The cutaneous monocle tumor- A case of primary periocular signet-ring cell/histiocytoid carcinoma and review of the literature
Paper Presentation | Présentation d'article
3:49 PM, Friday 25 Jun 2021 (6 minutes)
Authors: Victoria Leung, Marie-Jo Olivier, Isabelle Hardy.
Author Disclosure Block: V. Leung: None. M. Olivier: None. I. Hardy: None.
Abstract Body:Purpose: To describe a case of primary periocular signet-ring cell/histiocytoid carcinoma (PSRCHC), and highlight its unique clinical presentation
Study Design: Case report and literature review
Methods: Chart review, MEDLINE and PubMed literature review
Results: A 78-year-old healthy male presented with a 2-year history of recently progressive right lower eyelid thickening. Examination revealed poorly-defined induration of the eyelid and upper cheek with no associated pain/redness/edema. There was no eyelid margin destruction/madarosis. The epidermis and conjunctiva appeared normal. Visual acuity, pupils, extraocular motility and ocular examination were normal. CT-scanning revealed ill-defined pre-septal infiltration of soft tissues anterior to the inferior orbital rim (5.1x1.6x2.1cm) with no orbital invasion/bony erosion. Incisional biopsy revealed cutaneous PSRCHC. Within 1 month, there was progression to the upper eyelid. Additional mapping biopsies confirmed upper eyelid skin/caruncule/lower bulbar and tarsal conjunctiva involvement. Systemic workup was negative.The patient underwent wide exenteration, elective neck dissection, and parotidectomy. There was tumour infiltration of the eyelids, anterior orbital soft tissues, palpebral and bulbar conjunctiva. There were no nodal/parotid metastases. The patient refused adjuvant radiotherapy for positive cutaneous margins in normal-looking lower cheek and forehead tissue, and thus underwent further surgical excision with free-flap reconstruction. The patient remains disease-free to date, 6 months post-operatively.A literature review revealed 39 cases of periocular PSRCHC. The eyelid (+/-orbit) is the most common site of cutaneous PSRCHC. 34/39 cases affected men (median age=70y, range 33-80y). The characteristic presentation of lower eyelid mass/thickening, which progresses circumferentially to affect the upper eyelid, gives PSRCHC the moniker, “monocle tumor”. However, 4 cases of bilateral involvement have been reported. On histology, there is diffuse infiltration of single cells/cords of cells between collagen bundles within dermis, with well-differentiated signet-ring or poorly-differentiated histiocytoid cells. The epidermis is typically spared. Our case is the first to report tumoral infiltration of clinically normal-looking conjunctiva.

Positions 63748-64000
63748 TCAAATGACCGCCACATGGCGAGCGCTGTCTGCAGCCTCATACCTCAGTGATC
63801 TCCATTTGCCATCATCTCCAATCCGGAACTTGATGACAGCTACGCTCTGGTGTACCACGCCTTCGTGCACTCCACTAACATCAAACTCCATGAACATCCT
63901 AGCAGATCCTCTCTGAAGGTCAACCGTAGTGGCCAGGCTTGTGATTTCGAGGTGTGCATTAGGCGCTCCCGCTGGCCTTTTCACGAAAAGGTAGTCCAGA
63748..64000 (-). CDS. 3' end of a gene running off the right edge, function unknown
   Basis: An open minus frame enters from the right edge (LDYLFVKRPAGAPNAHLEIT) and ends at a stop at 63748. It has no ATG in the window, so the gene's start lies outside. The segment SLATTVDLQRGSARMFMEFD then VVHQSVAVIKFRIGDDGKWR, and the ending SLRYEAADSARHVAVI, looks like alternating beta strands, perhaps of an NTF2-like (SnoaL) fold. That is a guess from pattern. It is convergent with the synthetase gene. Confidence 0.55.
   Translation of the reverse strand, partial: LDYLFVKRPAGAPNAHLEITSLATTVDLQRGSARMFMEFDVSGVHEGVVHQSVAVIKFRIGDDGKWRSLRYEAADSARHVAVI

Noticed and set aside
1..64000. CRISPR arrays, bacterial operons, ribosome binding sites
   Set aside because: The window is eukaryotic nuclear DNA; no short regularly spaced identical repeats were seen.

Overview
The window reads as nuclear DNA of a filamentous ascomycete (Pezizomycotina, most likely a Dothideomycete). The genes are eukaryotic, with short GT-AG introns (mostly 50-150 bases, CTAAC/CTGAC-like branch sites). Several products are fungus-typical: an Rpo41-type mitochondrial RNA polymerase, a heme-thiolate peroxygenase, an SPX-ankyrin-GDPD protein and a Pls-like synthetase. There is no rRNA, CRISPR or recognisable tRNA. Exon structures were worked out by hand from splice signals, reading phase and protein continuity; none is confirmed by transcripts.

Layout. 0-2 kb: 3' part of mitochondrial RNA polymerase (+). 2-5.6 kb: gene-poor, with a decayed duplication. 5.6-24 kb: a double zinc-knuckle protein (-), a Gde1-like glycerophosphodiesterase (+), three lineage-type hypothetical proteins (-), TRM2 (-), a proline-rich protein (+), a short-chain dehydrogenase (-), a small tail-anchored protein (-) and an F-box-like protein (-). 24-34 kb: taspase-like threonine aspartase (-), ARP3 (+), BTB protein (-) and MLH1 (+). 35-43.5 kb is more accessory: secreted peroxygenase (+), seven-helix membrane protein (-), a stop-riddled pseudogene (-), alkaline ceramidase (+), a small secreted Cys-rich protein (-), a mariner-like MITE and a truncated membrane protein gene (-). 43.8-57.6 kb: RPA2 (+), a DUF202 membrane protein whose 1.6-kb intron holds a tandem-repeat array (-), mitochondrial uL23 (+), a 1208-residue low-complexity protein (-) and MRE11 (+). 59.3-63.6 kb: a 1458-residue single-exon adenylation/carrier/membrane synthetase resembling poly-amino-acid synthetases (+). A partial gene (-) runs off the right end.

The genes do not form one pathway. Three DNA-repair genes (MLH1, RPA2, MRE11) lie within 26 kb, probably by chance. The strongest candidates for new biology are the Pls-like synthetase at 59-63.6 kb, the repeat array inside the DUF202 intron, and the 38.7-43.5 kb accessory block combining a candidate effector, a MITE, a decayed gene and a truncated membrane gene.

Conclusions: PSRHC is a rare cutaneous tumor predominantly affecting the eyelid. Non-specific, non-inflammatory findings and initially indolent progression often result in delayed diagnosis, and progression to orbital and conjunctival tissues. Histopathologically, PSRCHC may be indistinguishable from metastasis (breast/gastrointestinal), which must be ruled out. Eventual aggressive, infiltrative growth necessitates radical excision with wide margins/exenteration, consideration of lymphadenectomy, and adjuvant radiation/chemotherapy. In our case, positive pre-operative map biopsies, despite normal-looking conjunctiva, rendered exenteration the surgery of choice, and highlights the importance of map conjunctival biopsies to guide surgical planning in PSRHC. Recurrence and metastases are common, but early disease-related mortality appears rare.